#34

Buy a lambda probe/gauge, and add to your exhaust. That will show if you are drenching the engine or starving it.
Maybe share the cost with some mates. Or some might know someone with one to lend you.

ebay.co.uk/itm/AEM-Wideband- … 5CY3TNMFeg


#35

Alright, it has been a while since last update, and the car is much much improved.

To be polite, ragging it around after putting that new carb on seemed to clear up the cold running problem, and much much smoother. This was further improved by fitting this:

An antique, but works perfectly. Car starts so much better and runs extremely smoothly with this switched on. This also helps me get round the issues with new condensers (they’re a bit crap).

Currently having a small issue with charging when lights are on that seems to be caused by poor connections, so I’m cleaning/replacing as required. Also fitted a new steering wheel finally:



#36

That looks very nice! :slight_smile:


#37


Haven’t had an update on this for a while. A bit ago I traded some old shock absorbers for some custom speaker mounts for the roof, but I had no other audio bits and it was always on the “to do” list. Then a couple of months back, a friend gave me a proper 2cv head unit mount he was going to bin, with a very dusty old Philips cassette deck in it that had been in his garage for years he was sure wouldn’t work.

He shouldn’t have told me it would never work.

(Still a bit dusty but waaay better than it was.)

Don’t use cheap paintbrushes! They were already plated, so just wanted to give (mainly the inside) a quick going over to match the car.

Surprisingly they sound pretty great with these FLI speakers in, I wasn’t expecting much. The tape deck I gather was actually pretty high spec back in it’s day, and you get very little hiss with decent bass. Has a CD changer control I might try and modify for a proper Aux In connection at some point.


#38


For the first time since I’ve had it pretty much, I have a fully working carburettor. As I mentioned in an above post, the current carb had no power high up, it felt as if the second choke was doing nothing to help the car out. All the jets were clear, seals and gaskets good, it made no sense.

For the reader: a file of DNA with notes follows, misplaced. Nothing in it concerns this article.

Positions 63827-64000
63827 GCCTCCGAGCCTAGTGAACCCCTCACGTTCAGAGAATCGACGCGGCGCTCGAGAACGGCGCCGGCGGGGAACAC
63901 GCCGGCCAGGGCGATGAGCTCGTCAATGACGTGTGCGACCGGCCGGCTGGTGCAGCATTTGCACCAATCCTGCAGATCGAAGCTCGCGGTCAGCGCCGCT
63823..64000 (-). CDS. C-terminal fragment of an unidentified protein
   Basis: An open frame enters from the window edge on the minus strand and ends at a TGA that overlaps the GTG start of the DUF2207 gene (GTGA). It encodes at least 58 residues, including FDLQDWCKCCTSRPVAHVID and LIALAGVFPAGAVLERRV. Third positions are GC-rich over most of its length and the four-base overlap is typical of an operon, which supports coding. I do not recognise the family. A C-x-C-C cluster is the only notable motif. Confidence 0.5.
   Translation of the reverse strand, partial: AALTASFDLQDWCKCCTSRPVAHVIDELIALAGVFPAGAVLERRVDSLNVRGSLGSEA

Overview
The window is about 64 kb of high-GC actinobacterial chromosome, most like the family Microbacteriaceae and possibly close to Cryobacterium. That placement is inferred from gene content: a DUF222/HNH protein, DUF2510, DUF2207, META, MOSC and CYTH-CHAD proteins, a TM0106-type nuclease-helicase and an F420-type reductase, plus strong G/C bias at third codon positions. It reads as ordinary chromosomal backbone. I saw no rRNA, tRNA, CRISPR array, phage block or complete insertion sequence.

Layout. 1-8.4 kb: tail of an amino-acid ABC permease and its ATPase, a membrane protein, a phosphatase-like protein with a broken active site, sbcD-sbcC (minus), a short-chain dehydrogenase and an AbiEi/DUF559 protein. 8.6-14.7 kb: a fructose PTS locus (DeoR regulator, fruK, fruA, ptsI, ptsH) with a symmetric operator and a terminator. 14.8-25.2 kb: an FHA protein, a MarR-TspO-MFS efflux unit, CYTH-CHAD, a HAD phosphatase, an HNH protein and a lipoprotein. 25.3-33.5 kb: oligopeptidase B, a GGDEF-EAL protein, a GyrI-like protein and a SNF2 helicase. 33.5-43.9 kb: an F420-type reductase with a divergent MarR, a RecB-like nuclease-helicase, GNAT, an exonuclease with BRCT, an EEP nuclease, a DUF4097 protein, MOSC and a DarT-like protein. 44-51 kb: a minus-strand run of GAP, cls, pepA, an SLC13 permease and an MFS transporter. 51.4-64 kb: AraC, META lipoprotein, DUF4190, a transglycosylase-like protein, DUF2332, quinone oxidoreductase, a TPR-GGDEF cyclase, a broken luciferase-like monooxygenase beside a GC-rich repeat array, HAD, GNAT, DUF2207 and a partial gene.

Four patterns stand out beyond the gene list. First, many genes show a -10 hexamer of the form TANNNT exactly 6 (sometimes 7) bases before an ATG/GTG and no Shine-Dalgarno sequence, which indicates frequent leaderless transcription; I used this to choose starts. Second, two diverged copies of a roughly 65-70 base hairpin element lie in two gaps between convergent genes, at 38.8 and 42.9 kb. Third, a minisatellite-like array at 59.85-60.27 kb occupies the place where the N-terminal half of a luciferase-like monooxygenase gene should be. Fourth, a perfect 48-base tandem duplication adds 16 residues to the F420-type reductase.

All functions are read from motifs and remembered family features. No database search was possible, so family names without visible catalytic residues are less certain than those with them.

I decided to pull apart an identical but knackered old carb and see if I could see anything. At first glance, all was the same. Checked the secondary fuel jet and the old carb had a 90, whereas my current had an 87.5. A slight difference, but 87.5 was standard fitment and it didn’t feel like that small a difference. Checked the secondary air corrector jet and while both were stamped 2AA, the one in the carb I was using was absolutely massive compared to the one in the knackered carb. Swapped the smaller one in and the car drives absolutely spot on, perfect power at higher revs (as perfect as a 2cv gets, anyway).

Also managed to squeeze in dropping the fuel tank today and changing over the sender and repairing the wiring to the gauge, so I can see how much I’ve got in again for the first time in months.


#39

Well, last week I went out to do an oil change as I had 140 miles to do this weekend, and I decided to try and tackle the oil leak. This suddenly resulted in an engine in pieces, and me making a complete cock up of reassembly and completely destroying (read: ripping off aluminium) the pushrod tubes.

This left me with a dilemma as I had now made the oil leak go from mildly annoying to full on BP oil spill status, as they no longer sealed against the engine. After a lot of swearing, Pepsi (that is an important factor later on) and hitting things, I decided it was knackered and that was that.

I had a brainwave as I was going to sleep that night that the Pepsi (other brands of cola are available) can from earlier was just thin steel sheet. The next day, I cut some of it out, rolled it into the end of the pushrod tube and then filled over it with JB Weld, which I then filed back down to make the tubes smooth and round again.

After much more swearing, a late Friday night and Saturday morning reassembling, today I managed those 140 miles perfectly. Oh, and now I get to show off the little bits of paintwork I’ve done to colour code it a little bit better…



#40

well…
a nice literal case of “pepsi to the rescue”